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Fred Neil - JPop.com
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Fred Neil

Fred Neil

Fred Neil


Fred Neil (March 16, 1936 – July 7, 2001) was an important American blues and folk singer and songwriter in the 1960s and early 1970s. He is best remembered for writing the top 40 hits "Candy Man", performed by Roy Orbison and "Everybody's Talkin'", performed by Harry Nilsson. Born in Cleveland, Ohio, and raised in St. Petersburg, Florida, Neil was one of the songwriters who for a time worked out of New York City's famous Brill Building. He has Read more on Last.fm
Fred Neil (March 16, 1936 – July 7, 2001) was an important American blues and folk singer and songwriter in the 1960s and early 1970s. He is best remembered for writing the top 40 hits "Candy Man", performed by Roy Orbison and "Everybody's Talkin'", performed by Harry Nilsson. Born in Cleveland, Ohio, and raised in St. Petersburg, Florida, Neil was one of the songwriters who for a time worked out of New York City's famous Brill Building. He has often been called a pioneer of the folk rock & singer-songwriter musical genres; his most frequently cited disciples are Tim Buckley, Harry Nilsson, and the Jefferson Airplane, but his most prominent descendants have been Stephen Stills, James Taylor, Paul Simon and Joni Mitchell.

In concert appearances, as well as the liner notes for his 2003 album, Meet Me In Margaritaville: The Ultimate Collection, Jimmy Buffett called Neil "one of my heroes." Some of Neil's early compositions were recorded by Buddy Holly and Roy Orbison; he played as a session guitarist on hits by Bobby Darin and Paul Anka. In 1968, Nilsson recorded a cover version of Neil's song "Everybody's Talkin'," which became a huge hit a year later when it was featured in the film Midnight Cowboy. Neil was an accomplished professional musician atypically inclined to a very modest frugality. "Candy Man", his first of two Top-40-hit compositions, substantially introduced him to a sufficient income stream for life in his early 20's; he became increasingly disinclined to work if he did not feel like it. Consequently his two fully realized albums (see next paragraph) are remarkable for their singularly unpretentious authenticity.

His combination of baritone vocal and 12-string guitar remains unusual, and his combo recordings provide his shimmering melodies with muscular grooves; but his exemplarity is that of resolving the apparent opposition between aesthetic integrity and commercial value almost entirely in favor of aesthetic integrity, which gives all of his recordings a unique historical resonance. He had debts to previous singer-songwriters such as Woody Guthrie, Robert Johnson, Chuck Berry and Hank Williams (Senior); but his approach to melody was more in the manner of Cole Porter and to rhythm very much in the school of Ray Charles. His popularly acclaimed albums are "Bleecker & MacDougal" (also known as A Little Bit of Rain) without drums (1965) and "Fred Neil" (also known as Everybody's Talkin') in (1966), made during his residences in the Greenwich Village section of lower Manhattan in New York City and in Coconut Grove, Florida, respectively. The reigning web expert in (October) 2005 has been Richie Unterberger. The Rick O'Barry interview at the dedicated website (fredneil.com) claims that a third fully realized album, Neil's "Stuff Sessions" of 1978, was never released by Columbia. The unreleased "Walk on the Water" album was recorded at Bayshore studios in Coconut Grove, with a second set of sessions taking place in NJ with the group Stuff. After the mid 1970s he ceased to maintain a residence in Woodstock, New York, and spent his remaining decades enjoying life on the shores of southern Florida.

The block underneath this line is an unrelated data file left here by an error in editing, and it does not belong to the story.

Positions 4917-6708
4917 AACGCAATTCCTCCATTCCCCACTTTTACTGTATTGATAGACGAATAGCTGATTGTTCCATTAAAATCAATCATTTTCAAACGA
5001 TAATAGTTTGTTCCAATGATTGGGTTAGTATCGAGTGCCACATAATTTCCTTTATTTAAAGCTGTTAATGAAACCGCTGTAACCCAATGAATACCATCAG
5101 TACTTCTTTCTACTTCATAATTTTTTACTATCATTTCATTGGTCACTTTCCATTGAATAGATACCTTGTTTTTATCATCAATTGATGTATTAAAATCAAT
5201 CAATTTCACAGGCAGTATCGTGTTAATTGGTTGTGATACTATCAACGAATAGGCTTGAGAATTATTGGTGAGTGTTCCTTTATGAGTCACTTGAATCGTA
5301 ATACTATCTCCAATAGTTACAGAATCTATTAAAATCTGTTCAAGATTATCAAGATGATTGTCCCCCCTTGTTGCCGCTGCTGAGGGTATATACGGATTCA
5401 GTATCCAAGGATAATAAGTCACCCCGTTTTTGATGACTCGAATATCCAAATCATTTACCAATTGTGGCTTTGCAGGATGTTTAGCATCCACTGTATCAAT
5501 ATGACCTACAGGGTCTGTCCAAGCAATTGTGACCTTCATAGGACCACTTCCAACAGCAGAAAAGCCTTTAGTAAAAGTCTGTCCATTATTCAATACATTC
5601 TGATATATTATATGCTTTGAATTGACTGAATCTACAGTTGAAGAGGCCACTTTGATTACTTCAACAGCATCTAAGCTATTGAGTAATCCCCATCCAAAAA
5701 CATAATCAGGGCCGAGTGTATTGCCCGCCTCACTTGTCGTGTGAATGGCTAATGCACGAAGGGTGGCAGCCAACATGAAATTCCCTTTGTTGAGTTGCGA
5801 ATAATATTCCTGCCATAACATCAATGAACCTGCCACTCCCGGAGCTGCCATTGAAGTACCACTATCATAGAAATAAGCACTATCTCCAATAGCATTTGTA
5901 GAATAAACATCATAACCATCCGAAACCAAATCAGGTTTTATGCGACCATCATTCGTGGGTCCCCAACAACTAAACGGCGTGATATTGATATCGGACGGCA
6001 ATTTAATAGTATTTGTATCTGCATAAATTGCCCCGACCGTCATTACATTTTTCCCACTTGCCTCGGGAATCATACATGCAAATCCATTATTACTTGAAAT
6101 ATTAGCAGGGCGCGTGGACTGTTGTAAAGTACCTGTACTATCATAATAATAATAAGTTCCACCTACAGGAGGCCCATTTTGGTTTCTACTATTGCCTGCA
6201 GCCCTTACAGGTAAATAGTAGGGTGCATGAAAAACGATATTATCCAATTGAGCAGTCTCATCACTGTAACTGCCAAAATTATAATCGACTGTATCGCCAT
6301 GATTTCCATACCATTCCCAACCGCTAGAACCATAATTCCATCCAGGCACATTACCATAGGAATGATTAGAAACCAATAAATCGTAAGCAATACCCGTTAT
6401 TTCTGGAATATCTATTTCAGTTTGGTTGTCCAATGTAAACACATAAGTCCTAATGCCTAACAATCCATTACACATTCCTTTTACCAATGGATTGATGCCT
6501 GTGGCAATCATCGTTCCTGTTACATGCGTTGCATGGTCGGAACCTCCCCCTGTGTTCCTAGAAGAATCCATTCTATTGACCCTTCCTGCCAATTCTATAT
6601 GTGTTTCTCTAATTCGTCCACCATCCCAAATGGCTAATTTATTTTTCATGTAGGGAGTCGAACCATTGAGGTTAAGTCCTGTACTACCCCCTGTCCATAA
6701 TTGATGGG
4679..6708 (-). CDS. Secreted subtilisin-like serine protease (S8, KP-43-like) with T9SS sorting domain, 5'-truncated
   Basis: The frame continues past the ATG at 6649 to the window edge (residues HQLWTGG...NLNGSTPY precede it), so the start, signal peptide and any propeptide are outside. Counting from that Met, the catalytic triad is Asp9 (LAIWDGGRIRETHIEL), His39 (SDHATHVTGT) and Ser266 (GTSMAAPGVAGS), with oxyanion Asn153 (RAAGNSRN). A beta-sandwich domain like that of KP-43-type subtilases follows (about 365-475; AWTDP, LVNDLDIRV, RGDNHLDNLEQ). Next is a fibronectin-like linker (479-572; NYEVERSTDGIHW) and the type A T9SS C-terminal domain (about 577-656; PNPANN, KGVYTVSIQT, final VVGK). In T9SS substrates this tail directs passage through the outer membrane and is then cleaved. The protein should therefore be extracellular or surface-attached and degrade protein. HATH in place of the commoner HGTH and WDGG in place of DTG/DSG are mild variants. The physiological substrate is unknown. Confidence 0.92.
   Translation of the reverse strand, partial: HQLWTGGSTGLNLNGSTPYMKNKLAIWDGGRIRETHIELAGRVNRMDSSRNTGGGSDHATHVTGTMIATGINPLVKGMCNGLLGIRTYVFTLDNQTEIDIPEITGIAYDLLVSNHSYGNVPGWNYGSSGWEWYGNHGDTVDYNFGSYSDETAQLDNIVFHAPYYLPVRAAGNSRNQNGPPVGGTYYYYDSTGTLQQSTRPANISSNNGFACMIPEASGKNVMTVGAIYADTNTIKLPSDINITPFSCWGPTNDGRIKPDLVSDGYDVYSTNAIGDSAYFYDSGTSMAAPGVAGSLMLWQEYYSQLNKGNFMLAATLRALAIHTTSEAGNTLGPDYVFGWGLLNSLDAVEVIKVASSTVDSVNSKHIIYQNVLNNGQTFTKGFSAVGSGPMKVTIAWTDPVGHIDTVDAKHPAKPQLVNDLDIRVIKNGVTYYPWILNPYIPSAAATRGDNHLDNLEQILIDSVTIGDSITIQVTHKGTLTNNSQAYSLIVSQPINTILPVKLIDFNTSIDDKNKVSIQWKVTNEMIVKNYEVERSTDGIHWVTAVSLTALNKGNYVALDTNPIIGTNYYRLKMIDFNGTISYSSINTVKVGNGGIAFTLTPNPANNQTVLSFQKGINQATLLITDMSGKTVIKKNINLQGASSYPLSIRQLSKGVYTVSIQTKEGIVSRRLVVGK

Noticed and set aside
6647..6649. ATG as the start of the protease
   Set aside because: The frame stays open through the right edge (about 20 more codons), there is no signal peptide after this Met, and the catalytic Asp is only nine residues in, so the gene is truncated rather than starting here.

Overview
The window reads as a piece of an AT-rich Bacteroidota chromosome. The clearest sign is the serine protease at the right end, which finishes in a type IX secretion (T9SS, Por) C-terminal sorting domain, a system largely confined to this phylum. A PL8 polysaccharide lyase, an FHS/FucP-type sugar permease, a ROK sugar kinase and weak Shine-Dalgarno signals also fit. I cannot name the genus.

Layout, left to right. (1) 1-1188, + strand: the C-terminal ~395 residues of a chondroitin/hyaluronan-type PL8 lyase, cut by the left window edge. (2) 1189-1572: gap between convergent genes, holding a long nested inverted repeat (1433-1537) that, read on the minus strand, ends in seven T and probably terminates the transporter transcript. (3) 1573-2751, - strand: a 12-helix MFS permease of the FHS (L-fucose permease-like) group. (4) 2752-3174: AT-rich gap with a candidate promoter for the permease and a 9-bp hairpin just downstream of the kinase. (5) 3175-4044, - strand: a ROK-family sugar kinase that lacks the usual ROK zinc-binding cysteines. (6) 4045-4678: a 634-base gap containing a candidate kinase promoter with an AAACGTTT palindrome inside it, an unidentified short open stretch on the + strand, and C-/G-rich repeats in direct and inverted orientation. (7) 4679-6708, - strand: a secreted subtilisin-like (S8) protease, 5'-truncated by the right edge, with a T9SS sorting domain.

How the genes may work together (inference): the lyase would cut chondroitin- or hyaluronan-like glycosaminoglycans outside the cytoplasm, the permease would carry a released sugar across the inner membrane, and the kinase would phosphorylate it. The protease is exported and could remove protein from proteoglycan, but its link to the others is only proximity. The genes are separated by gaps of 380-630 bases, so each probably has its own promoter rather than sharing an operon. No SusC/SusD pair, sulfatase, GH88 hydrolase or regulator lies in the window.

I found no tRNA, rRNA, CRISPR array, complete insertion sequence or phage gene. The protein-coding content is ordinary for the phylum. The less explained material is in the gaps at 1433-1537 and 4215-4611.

His last public performance was in 1981 coffeehouse concert in Coconut Grove where he joined Buzzy Linhardt onstage. Fred Neil died of natural causes in 2001. Read more on Last.fm. User-contributed text is available under the Creative Commons By-SA License; additional terms may apply..
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